A major international project assessing global earthquake risk is overcoming the suspicions of some earthquake experts and is starting to have a big impact on communities in developing nations, despite its delayed launch, insiders say.
The Global Earthquake Model (GEM) is the first open-source project to assess earthquake risk based on the geology, building types and regulations all over the world.
The planned 2013 release of its freely available risk modelling software, known as OpenQuake, has been delayed until the end of this year to test the software and ensure it can provide "robust results", says Anselm Smolka, secretary-general of GEM.
But some developing nations are already benefitting from OpenQuake, which has been tested and used in over 80 countries. For example, Ecuador and Papua New Guinea are using it to develop their own national earthquake hazard maps.
Urban risk assessments are underway or planned in areas of Armenia, Georgia, Jordan, Iran, Lebanon and Pakistan, as part of the Earthquake Model for the Middle-East Region project.
And the member states of the Association of Southeast Asian Nations have expressed interest in a regional project to use OpenQuake to develop earthquake impact scenarios for specific cities based on hypothetical or past earthquakes.
In addition, GEM is running numerous training programmes so that earthquake experts in developing countries can use OpenQuake to assess the risks and hazards specific to the region where they work.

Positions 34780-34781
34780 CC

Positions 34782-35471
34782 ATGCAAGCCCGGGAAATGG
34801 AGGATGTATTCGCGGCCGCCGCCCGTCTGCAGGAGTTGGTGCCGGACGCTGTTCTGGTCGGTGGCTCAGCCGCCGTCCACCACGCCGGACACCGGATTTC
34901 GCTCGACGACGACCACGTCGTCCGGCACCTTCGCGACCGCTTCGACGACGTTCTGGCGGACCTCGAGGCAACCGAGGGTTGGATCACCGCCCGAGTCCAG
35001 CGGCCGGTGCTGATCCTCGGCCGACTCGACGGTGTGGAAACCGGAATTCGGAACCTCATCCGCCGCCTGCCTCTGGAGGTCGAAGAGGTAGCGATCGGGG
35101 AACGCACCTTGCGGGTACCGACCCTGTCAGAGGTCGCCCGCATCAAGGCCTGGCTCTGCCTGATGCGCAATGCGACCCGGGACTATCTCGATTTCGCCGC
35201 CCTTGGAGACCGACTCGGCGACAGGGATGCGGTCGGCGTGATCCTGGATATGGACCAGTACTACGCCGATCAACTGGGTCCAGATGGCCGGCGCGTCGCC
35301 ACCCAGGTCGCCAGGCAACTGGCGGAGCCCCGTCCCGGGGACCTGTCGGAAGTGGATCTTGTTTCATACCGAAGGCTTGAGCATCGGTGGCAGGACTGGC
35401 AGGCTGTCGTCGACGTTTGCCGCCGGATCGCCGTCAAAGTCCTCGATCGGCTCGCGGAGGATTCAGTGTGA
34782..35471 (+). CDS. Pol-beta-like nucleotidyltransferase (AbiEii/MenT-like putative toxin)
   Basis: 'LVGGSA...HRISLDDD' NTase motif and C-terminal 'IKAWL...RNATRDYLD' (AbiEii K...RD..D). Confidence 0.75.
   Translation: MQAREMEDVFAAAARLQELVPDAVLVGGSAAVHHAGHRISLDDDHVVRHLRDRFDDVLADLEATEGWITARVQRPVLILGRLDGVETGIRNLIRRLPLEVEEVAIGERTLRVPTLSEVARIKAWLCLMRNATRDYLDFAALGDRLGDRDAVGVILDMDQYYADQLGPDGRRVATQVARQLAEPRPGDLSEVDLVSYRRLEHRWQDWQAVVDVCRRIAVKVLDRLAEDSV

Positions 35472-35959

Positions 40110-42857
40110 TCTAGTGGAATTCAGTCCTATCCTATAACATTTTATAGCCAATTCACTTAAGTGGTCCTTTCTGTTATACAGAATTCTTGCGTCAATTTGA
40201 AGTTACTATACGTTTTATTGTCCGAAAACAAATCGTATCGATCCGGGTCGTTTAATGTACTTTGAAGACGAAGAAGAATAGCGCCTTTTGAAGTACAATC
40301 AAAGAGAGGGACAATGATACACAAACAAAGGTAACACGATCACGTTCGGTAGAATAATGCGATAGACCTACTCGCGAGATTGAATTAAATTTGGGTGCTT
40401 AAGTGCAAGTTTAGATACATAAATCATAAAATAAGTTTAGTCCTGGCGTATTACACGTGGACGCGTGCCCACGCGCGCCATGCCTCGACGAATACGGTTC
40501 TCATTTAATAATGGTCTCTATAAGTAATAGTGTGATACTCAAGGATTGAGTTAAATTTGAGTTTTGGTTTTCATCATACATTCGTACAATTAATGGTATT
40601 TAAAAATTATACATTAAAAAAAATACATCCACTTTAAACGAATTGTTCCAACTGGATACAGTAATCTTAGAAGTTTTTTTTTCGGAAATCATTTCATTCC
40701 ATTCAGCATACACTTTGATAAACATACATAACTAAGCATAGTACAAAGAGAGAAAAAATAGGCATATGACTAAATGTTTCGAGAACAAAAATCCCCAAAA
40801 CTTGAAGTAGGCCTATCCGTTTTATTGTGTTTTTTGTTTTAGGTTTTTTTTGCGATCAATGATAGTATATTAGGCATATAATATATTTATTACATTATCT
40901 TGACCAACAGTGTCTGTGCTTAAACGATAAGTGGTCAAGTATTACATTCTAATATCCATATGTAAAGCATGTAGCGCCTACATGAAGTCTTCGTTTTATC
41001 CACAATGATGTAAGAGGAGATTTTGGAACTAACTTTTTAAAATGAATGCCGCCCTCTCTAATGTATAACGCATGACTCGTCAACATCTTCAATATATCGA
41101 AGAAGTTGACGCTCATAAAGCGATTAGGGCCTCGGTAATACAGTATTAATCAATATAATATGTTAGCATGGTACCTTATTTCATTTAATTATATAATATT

"We are building capacity so people are trained to use the products developed by GEM for national or local risk-reduction programmes," says Smolka.
For example, the National Society for Earthquake Technology (NSET) in Nepal has run two training programmes with GEM.
NSET's executive director, Amod Dixit, says: "GEM has allowed institutions like NSET to get trained - at GEM's expense - in methods for earthquake hazard and risk assessment, and also in the social aspects of earthquake impacts."
Dixit says that his team plans to implement a new building code in Nepal, but first they need to understand what risks they are facing, and the OpenQuake software can assess these.
The NSET organisation can then use these risk assessments to convince the municipality and government of the safety benefits of implementing the building code and making the houses safer, he says.
"We are looking forward to using OpenQuake for our hazard assessments," he says.
But he was not always so open to working with GEM, and many others held similar reservations, he says.
"I was suspicious because of the heavy involvement of research centres from developed countries," he says. "Early on we thought that only academics and scientists from the developed countries would have their say. There was a feeling of, how can we contribute? How can our research centres contribute? What if we are not heard?"
"Now I understand that is not the case," Dixit adds. "GEM is in a real sense global."
John Schneider, a member of the GEM Governing Board, says: "Organisations that were perhaps suspicious a few years ago are now coming to us and saying 'we would like to learn how to use your tools'. So that tide is starting to turn."
GEM has also produced two unique open-access databases that could change the way researchers forecast earthquakes, says Schneider.
The Instrumental Earthquake Catalogue documents the location and magnitude of all earthquakes above magnitude 7.5 that have occurred since 1900, and above magnitude 5.5 since 1960. And the Strain Rate Model measures how points on the earth are moving relative to one another to explain patterns of stress and strain in the planet's crust.